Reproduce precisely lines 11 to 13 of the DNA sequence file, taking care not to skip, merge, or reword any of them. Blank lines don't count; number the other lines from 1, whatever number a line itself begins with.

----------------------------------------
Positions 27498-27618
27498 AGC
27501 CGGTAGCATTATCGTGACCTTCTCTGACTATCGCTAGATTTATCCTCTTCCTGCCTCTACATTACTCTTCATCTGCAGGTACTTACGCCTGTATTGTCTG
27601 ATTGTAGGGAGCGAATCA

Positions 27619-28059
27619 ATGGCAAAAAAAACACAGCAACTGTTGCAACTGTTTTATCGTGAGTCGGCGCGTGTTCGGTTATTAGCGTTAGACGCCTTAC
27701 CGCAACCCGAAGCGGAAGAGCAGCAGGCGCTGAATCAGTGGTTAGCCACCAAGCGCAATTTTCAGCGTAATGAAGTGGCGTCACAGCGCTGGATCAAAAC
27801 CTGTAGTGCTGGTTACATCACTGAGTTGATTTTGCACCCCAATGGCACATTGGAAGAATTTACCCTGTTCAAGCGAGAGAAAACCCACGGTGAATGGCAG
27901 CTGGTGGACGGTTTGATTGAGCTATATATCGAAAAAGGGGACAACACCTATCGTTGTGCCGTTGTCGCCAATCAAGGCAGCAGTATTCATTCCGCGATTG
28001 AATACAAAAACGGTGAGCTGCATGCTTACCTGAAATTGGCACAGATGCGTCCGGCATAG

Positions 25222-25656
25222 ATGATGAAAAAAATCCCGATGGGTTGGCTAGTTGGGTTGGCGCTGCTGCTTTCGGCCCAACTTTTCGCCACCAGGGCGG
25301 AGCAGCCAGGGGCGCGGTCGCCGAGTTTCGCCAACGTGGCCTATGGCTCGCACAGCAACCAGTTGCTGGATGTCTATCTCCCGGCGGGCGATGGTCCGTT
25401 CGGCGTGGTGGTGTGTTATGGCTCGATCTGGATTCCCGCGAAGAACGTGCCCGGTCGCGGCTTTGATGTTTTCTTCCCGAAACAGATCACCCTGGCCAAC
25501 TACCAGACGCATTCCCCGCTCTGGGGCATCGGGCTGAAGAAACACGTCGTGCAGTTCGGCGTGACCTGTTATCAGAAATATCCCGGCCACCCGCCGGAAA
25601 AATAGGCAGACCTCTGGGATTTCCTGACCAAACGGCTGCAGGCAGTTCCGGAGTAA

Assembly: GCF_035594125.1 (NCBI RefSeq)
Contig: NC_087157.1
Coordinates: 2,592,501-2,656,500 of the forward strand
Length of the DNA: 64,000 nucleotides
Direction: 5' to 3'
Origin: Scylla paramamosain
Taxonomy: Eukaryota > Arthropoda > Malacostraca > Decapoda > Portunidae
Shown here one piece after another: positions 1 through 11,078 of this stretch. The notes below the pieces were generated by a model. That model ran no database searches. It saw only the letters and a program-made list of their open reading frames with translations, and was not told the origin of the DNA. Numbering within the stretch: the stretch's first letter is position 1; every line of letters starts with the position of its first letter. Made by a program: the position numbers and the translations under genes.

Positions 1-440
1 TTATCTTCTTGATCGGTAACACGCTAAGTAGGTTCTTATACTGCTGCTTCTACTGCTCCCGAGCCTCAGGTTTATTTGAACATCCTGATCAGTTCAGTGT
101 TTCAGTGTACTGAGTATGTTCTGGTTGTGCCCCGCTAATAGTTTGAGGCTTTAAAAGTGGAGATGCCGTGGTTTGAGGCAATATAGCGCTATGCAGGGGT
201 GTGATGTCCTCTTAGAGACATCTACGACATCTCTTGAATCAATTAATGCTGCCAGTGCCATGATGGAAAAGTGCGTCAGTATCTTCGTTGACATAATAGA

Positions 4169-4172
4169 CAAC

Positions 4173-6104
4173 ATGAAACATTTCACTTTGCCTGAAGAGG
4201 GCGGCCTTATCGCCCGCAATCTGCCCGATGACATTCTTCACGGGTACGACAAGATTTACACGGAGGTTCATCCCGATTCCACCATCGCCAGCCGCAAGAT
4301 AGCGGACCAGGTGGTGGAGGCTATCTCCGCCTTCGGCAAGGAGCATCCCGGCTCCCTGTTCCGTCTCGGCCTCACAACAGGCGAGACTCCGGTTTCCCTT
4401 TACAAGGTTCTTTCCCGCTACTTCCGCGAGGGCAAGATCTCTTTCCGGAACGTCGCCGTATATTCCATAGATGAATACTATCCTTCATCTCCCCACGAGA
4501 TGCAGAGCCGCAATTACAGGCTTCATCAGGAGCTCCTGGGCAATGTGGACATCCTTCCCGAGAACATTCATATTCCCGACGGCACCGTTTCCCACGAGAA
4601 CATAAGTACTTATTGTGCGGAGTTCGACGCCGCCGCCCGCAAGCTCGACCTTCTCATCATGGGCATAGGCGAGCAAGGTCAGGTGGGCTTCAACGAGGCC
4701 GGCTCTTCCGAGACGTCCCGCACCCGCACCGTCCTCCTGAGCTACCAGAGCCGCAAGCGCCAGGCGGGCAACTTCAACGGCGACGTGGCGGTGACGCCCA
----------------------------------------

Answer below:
Positions 25222-25656
25222 ATGATGAAAAAAATCCCGATGGGTTGGCTAGTTGGGTTGGCGCTGCTGCTTTCGGCCCAACTTTTCGCCACCAGGGCGG
25301 AGCAGCCAGGGGCGCGGTCGCCGAGTTTCGCCAACGTGGCCTATGGCTCGCACAGCAACCAGTTGCTGGATGTCTATCTCCCGGCGGGCGATGGTCCGTT